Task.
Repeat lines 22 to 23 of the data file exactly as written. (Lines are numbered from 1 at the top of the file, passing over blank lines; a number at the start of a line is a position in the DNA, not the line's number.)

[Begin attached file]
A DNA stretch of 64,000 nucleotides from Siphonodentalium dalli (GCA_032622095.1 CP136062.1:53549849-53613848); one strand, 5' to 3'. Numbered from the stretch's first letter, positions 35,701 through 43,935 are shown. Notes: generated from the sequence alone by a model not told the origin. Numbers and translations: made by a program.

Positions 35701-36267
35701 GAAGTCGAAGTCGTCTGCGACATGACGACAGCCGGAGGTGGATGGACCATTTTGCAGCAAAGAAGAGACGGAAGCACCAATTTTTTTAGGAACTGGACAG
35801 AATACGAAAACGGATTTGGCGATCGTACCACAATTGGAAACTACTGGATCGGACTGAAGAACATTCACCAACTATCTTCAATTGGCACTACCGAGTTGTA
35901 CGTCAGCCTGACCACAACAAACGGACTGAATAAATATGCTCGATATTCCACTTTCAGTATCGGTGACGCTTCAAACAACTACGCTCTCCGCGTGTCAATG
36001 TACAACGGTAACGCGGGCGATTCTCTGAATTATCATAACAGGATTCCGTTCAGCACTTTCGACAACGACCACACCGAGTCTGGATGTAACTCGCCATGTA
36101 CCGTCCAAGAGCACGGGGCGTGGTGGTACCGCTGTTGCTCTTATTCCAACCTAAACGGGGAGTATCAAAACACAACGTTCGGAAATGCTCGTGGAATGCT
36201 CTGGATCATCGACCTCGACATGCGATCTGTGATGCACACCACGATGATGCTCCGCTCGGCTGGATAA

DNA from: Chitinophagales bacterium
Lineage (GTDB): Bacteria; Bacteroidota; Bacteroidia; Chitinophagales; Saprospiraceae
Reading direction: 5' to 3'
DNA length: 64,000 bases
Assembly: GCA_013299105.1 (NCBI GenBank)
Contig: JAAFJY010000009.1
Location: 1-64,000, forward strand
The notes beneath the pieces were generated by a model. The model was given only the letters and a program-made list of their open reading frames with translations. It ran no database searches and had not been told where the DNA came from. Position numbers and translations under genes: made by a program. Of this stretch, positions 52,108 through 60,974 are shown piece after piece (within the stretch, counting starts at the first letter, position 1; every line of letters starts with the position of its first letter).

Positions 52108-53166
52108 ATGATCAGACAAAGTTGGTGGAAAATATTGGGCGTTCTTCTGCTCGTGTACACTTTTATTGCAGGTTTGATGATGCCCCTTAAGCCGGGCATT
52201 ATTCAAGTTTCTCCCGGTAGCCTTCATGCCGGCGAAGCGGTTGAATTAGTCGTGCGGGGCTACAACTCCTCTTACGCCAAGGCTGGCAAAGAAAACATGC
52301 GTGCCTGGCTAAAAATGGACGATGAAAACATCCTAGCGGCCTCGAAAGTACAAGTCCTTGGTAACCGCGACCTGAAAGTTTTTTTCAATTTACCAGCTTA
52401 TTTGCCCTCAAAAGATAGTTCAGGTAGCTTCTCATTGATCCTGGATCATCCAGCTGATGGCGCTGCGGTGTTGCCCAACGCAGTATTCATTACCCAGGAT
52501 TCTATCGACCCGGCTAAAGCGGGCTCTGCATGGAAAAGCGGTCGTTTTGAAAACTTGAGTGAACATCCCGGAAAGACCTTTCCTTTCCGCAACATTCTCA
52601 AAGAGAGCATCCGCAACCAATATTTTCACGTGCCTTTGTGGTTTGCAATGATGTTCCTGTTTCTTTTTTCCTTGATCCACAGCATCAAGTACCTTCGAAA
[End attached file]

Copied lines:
52501 TCTATCGACCCGGCTAAAGCGGGCTCTGCATGGAAAAGCGGTCGTTTTGAAAACTTGAGTGAACATCCCGGAAAGACCTTTCCTTTCCGCAACATTCTCA
52601 AAGAGAGCATCCGCAACCAATATTTTCACGTGCCTTTGTGGTTTGCAATGATGTTCCTGTTTCTTTTTTCCTTGATCCACAGCATCAAGTACCTTCGAAA